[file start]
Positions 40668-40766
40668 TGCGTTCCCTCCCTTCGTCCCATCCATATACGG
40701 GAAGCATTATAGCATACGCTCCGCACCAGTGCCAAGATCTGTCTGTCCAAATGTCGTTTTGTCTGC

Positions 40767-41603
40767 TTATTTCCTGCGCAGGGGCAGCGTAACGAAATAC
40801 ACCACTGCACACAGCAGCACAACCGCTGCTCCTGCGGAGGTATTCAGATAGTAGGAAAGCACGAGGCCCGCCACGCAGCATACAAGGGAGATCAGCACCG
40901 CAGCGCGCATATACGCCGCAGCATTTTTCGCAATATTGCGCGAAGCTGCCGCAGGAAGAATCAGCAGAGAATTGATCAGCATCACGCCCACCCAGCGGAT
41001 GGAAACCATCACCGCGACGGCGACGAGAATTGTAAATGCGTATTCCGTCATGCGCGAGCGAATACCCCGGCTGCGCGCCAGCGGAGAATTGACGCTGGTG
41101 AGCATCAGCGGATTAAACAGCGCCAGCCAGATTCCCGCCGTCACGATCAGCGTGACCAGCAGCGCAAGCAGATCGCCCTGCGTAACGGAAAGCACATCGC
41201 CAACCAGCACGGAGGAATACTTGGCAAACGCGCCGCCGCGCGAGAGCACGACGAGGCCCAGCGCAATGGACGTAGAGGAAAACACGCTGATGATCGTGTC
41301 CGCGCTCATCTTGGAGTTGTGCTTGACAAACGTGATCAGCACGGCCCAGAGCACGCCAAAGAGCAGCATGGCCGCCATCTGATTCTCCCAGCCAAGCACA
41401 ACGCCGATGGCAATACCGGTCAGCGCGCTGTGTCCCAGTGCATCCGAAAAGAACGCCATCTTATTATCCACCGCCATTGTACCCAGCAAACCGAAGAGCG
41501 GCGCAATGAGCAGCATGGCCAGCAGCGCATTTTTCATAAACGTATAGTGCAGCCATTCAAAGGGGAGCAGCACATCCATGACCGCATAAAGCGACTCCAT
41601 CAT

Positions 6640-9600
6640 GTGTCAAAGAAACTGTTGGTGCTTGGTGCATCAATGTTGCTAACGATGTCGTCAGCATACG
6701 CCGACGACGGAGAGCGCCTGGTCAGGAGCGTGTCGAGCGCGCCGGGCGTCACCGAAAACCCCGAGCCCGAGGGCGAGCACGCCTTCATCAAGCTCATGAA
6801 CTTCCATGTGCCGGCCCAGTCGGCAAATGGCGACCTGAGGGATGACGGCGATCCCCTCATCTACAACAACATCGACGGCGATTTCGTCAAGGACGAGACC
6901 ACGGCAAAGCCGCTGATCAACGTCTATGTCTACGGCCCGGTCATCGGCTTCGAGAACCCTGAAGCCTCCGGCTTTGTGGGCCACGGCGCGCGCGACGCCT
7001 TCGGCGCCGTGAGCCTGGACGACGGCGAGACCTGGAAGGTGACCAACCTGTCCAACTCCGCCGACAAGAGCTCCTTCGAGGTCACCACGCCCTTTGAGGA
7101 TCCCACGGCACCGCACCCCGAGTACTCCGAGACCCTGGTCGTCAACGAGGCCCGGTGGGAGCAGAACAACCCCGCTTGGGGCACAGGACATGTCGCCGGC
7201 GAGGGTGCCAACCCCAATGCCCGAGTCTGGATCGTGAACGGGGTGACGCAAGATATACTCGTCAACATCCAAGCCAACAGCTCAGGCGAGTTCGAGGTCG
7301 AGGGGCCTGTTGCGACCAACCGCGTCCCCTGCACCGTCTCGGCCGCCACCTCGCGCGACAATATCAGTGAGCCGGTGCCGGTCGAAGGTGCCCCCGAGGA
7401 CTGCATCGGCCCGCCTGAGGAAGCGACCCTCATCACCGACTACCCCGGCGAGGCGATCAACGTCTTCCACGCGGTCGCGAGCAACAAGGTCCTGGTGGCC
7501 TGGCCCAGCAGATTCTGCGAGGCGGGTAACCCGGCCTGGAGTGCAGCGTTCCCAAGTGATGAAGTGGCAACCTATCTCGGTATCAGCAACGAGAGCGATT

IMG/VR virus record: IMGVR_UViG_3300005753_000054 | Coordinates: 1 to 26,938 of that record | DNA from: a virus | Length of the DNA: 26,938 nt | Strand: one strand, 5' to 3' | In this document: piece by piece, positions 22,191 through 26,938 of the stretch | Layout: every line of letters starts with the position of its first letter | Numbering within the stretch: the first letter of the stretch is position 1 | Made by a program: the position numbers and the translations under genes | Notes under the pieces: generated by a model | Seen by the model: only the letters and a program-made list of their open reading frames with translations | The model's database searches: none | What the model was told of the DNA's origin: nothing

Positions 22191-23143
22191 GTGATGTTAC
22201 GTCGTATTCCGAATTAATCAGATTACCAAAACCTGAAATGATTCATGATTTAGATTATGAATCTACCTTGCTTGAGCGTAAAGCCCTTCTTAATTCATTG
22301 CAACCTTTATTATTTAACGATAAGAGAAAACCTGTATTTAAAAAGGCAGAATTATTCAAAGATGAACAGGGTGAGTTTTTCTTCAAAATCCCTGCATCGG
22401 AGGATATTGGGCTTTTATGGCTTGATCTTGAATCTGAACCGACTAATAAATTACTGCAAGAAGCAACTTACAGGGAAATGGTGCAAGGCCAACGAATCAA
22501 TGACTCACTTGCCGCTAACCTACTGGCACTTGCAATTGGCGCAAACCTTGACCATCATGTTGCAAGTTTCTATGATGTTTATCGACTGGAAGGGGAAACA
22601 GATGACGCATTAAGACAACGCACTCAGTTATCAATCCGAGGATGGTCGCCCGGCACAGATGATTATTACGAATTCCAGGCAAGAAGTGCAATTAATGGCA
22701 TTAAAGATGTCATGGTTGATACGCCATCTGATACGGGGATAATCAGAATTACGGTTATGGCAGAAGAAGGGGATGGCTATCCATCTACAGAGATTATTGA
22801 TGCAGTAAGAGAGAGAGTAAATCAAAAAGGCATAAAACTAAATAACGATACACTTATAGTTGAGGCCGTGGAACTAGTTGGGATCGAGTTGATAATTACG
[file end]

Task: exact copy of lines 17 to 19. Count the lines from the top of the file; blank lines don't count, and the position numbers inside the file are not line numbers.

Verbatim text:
6701 CCGACGACGGAGAGCGCCTGGTCAGGAGCGTGTCGAGCGCGCCGGGCGTCACCGAAAACCCCGAGCCCGAGGGCGAGCACGCCTTCATCAAGCTCATGAA
6801 CTTCCATGTGCCGGCCCAGTCGGCAAATGGCGACCTGAGGGATGACGGCGATCCCCTCATCTACAACAACATCGACGGCGATTTCGTCAAGGACGAGACC
6901 ACGGCAAAGCCGCTGATCAACGTCTATGTCTACGGCCCGGTCATCGGCTTCGAGAACCCTGAAGCCTCCGGCTTTGTGGGCCACGGCGCGCGCGACGCCT